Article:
A11: One option is to use the “Dear Physician” letters we have on our web site. These are letters written by our medical director, basically, from one doctor to another advising them that it is their obligation to provide this information in order for the patient to be reimbursed for the item they prescribed. Also, you can get the beneficiary involved and have them contact the physician for the information. If they still refuse to provide the documentation, it is your right to refuse to service this patient.

Q23: What can we do if a physician refuses to provide documentation that is needed to establish medical necessity?
A23: “Dear Physician” letters on our web site will help assist in obtaining this information. You can also get the beneficiary involved and have them assist in obtaining the documentation from the physician.

Q37: We have an initial CMN for oxygen that the doctor completed. When the recertification is due, the doctor will not complete the CMN stating he has not seen the patient within the past year. As a provider, do we have any recourse? What do we need to do since the physician will not sign for a recertification?
A37: Suppliers need to educate the beneficiary as well that they need to have a visit with their physician prior to their recertification in order for Medicare to reimburse their oxygen claims. This visit will also help to justify continued need and continued use.

DME MAC A Web Site Article
Ask-the-Contractor Teleconference (ACT) Q&A – June 27, 2012

Q2: Can we refuse to service a beneficiary if the doctor is noncompliant in getting us the required documentation?
A2: Yes, this is your option as a Medicare provider. You can inform the patient that the referring physician does not provide adequate documentation to determine if the item is reasonable and necessary according to Medicare guidelines.

Jeff Baird’s partner, Denise Leard, will be presenting the following webinar on behalf of AAHomecare.
Audits: “Nuts and Bolts” Steps to Successfully Respond
Presented by: Denise M. Leard of Brown & Fortunato, P.C.
Monday, Feb 9, 2015 from 2:30-4:00 p.m. eastern time

In the past, DME suppliers had to respond to occasional post-payment audits. Well…the past is gone and we now have to face a new reality: Medicare is tightening its purse strings; there are 78 million baby boomers, 10,000 of whom are retiring each day; and the boomers will live to a ripe old age. No matter how we look at it, Medicare will strive to pay less up front and will strive to recoup as much money on the back end as possible. The tools for CMS to accomplish this fall into two categories: post-payment audits and prepayment reviews.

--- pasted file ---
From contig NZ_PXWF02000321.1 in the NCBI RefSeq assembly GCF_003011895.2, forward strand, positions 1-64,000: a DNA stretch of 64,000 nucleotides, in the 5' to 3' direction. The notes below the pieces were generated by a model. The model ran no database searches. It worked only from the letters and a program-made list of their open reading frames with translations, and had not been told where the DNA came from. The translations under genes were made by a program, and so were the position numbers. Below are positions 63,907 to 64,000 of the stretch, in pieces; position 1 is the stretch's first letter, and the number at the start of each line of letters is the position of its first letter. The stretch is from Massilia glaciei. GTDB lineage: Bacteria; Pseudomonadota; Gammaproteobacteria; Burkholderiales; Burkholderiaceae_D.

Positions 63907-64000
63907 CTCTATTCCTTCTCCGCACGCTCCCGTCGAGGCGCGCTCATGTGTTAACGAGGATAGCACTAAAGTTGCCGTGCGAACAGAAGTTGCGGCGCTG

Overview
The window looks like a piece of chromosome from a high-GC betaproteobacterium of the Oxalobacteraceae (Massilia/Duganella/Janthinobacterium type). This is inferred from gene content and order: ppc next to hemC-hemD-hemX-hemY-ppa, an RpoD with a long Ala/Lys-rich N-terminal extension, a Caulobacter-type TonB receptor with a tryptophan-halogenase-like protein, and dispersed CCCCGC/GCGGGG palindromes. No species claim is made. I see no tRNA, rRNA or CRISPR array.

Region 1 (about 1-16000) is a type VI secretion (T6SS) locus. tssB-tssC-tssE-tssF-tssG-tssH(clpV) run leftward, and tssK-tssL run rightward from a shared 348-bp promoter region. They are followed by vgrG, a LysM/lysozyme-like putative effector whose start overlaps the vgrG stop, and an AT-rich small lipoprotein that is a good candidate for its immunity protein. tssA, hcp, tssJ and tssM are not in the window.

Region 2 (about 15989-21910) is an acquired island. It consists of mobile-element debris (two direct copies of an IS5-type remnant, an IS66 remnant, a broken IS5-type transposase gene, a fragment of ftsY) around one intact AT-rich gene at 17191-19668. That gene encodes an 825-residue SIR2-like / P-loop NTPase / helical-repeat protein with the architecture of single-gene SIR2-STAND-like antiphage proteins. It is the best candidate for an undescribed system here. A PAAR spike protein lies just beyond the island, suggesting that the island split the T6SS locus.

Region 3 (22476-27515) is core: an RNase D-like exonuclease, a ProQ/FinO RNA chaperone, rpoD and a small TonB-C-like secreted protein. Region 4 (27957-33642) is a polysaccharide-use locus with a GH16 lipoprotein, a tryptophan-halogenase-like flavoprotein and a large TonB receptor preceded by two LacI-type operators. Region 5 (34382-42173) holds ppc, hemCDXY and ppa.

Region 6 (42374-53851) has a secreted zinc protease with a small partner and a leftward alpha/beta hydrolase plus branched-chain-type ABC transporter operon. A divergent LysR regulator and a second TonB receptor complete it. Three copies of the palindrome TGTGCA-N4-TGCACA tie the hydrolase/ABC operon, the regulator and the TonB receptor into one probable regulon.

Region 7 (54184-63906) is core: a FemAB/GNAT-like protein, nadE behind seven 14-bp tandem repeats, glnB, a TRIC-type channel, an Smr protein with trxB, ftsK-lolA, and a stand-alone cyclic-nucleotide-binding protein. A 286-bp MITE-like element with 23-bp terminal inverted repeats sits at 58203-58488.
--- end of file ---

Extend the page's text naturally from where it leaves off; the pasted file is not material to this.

Post-payment audits are unpleasant but not life-threatening; at least the supplier has been paid its money. Prepayment reviews, however, can be life-threatening; the supplier will not get paid unless the contractor determines (usually in an arbitrary fashion) that the supplier’s documentation is in order. This program will discuss practical, “nuts and bolts” steps that the supplier must take in order to (1) reduce the chances of being hit with a post-payment audit and prepayment review and (2) successfully respond to an audit/review. This program will further discuss the key documents that the supplier must have in order to get paid by Medicare and to keep the money it has received from subsequently being recouped by Medicare.

Sign up now for Audits: “Nuts and Bolts” Steps to Successfully Respond on Monday, February 9, 2015, 2:30-4:00 pm ET, with attorney Denise Leard, of Brown & Fortunato, PC.

Contact Contact Ika Sukh at if you experience any difficulties registering.
Member: $99.00
; Non-Member: $129.00

Jeffrey S. Baird, JD, is chairman of the Health Care Group at Brown & Fortunato PC, a law firm based in Amarillo, Tex. He represents pharmacies, HME companies, and other health care providers throughout the United States. Baird is Board Certified in Health Law by the Texas Board of Legal Specialization. He can be reached at (806) 345-6320 or